Let $k$ be a field with a fixed separable closure $k_s$ and $G$ a finite type $k$-group scheme. Assume $F:(\mathrm{Sch}/k)^{opp}\rightarrow\mathrm{Set}$ is a contravariant functor whose restriction $F_{k_s}$ to schemes over $k_s$ is representable by a closed $k_s$-subscheme $Z_{k_s}\hookrightarrow G_{k_s}$. I want to prove that $F$ itself is representable by a closed $k$-subscheme $Z\hookrightarrow G$ via descent theory and approximation results, and I'm not sure I'm going about it the right way.

Since $Z_{k_s}$ is of finite presentation over $k_s$, results on inductive limits show that there is a finite separable extension $k^\prime$ and a closed subscheme $Z_{k^\prime}\hookrightarrow G_{k^\prime}$ that becomes isomorphic to $Z_{k_s}$ upon base change to $k_s$.

In this generality, is there any reason to believe that $Z_{k^\prime}$ represents the restriction $F_{k^\prime}$ of $F$ to $k^\prime$-schemes?

If $G$ is affine (and so all other schemes under consideration are affine), then my understanding is that faithfully flat descent relative to the extension $k_s/k$ is effective (because the condition about coverings by open affine subschemes stable under the descent datum is trivially satisfied), and in this case one can descend $Z_{k_s}$ uniquely to $k$ (without the intermediate field $k^\prime$), and I think that the descended scheme will represent $F$ (based on Stacks Tag 02W5, which admittedly I don't fully understand.

If the schemes under consideration are not affine, then I don't think descent relative to the extension $k_s/k$ is necessarily effective, and so my thought was that one must first descend to a finite separable extension $k^\prime$ (which can be taken Galois) using considerations with inductive limits, and then try to apply ``Galois descent" relative to $k^\prime/k$ by establishing the relevant Galois equivariance to ensure effectivity of descent. But again, I don't understand why the object constructed over $k^\prime$ should represent $F_{k^\prime}$.

I apologize for this somewhat imprecise question. In reality I'm only interested in the affine case, but I'm worried that even my understanding of that is flawed.

  • 1
    $\begingroup$ If you don't get a response here, this certainly seems to be an appropriate question for MO. $\endgroup$ – RghtHndSd Jan 11 '14 at 16:13

Suppose that $Z_1$ and $Z_2$ are two different $k'$-schemes which become isomorphic over $k_s$ (to some common $Z_{k_s}$). Suppose that $Z_1$ even descends to some $Z$ over $k$ (e.g. maybe $k = k'$). If we choose $F$ to be the functor rep'd by $Z$, and but we choose $Z_{k'}$ to be $Z_2$, then we see that $Z_{k'}$ doesn't represented $F_{k'}$.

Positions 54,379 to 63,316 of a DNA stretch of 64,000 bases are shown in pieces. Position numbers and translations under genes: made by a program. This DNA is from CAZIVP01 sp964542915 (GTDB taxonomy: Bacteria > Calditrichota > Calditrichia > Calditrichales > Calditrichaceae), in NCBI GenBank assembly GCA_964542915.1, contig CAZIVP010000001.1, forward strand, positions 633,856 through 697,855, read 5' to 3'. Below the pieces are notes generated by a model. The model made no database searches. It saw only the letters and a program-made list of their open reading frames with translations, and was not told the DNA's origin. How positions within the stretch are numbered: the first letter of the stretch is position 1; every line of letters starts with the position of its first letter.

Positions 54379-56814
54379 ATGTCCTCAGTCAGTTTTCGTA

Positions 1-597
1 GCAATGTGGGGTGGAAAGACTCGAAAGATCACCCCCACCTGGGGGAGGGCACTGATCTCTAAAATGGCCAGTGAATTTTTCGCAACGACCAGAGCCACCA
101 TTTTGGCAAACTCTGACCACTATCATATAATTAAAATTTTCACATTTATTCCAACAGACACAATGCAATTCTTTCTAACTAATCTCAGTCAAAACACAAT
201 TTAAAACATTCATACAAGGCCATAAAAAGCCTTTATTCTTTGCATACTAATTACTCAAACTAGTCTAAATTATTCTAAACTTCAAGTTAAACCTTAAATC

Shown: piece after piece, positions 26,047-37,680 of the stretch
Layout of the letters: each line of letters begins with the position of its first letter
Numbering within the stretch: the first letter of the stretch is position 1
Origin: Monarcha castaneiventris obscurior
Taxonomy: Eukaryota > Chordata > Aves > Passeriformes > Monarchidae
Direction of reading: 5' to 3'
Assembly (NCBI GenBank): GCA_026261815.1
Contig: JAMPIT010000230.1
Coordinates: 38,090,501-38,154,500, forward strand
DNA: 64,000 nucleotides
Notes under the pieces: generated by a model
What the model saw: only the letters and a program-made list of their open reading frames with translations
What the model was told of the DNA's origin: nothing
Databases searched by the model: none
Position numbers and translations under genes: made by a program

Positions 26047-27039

So the answer to your question in bold is no.

However, suppose that $F$ is loc. of fin. pres. (which it had better be if it is going to representable by some loc. f.t. $k$-scheme $Z$).

Then since $Z_{k_s}$ is q.c., writing $Z_{k_s}$ as the limit of $Z_{k'}$ for $k'$ finite over $k$, the isomorphism $Z_{k,s} \to F$ is induced by $Z_{k'} \to F$ for some $k'$ finite over $k$.

So you have a morphism $Z_{k'} \to F$ which becomes an isomorphism after pulling back to $k_s$. If $F$ has some sheaf properties too (say is an fpqc sheaf) then this map will have to be an isomorphism, since it becomes an isomorphism on the fpqc covers $Z_{k_s}$ and $F_{k_s}$ of its source and target.

Anyway, this may not be the best way to argue in your context, but it gives some indication of of what you should do if you want to make these sorts of arguments, which is to use properties of $F$.

In your context, it might be easiest just to follow the argument you already ouline: note that $F_{k_s}$ has descent data to $k$, and if the isomorphism between $F_{k_s}$ and $Z_{k_s}$ is going to descend to an isomorphism between $F$ and some $k$-scheme underlying $Z_{k_s}$, then $Z_{k_s}$ will have to be equipped with descent data to $k$ in a manner that is compatible with its identification with $F_{k_s}$.

But, since $F_{k_s} \cong Z_{k_s}$, you can transfer the descent data from $F_{k_s}$ to $Z_{k_s}$, and apply fpqc descent. (Incidentally, if this descent data is not effective, you are not going to be able to get around that by descending to something over a finite extension first. After all, descending through a finite Galois action is analogous to descending through a finite fixed-point free group action, and there are famous examples, due to Hironaka, of quotients by a group of order two which are not schemes.)

  • $\begingroup$ Dear @Matt, Thank you for this explanation. My specific context was just trying to understand how to prove representability of some basic subgroup functors of linear algebraic groups over fields (like centralizers). I think this is more than enough to understand that particular application now. $\endgroup$ – Keenan Kidwell Jan 12 '14 at 17:16
  • $\begingroup$ Dear Keenan, As a side remark, note that the centralizer of an element (or collection of elements) is defined by equations (the equations $z a z^{-1} = a$, where $a$ runs over the set of elements to be cenralized), and so is manifestly representable by a scheme. Regards, $\endgroup$ – Matt E Jan 12 '14 at 17:29
  • $\begingroup$ Dear @Matt, Right. I guess what I had in mind was something like the following (which I guess is actually a normalizer): if $G$ is a linear group over a field $k$ and $T$ is a closed subgroup scheme, I want to prove (under appropriate hypotheses) representability of the functor on $k$-algebras $R$ whose $R$-points are those $g\in G(R)$ such that the conjugation $g:G_R\rightarrow G_R$ has $g(T_R)=T_R$ scheme-theoretically, or equivalently, $g(T(A))=T(A)$ for all $R$-algebras $A$. $\endgroup$ – Keenan Kidwell Jan 12 '14 at 17:49

Your Answer

By clicking “Post Your Answer”, you agree to our terms of service, privacy policy and cookie policy

Not the answer you're looking for? Browse other questions tagged or ask your own question.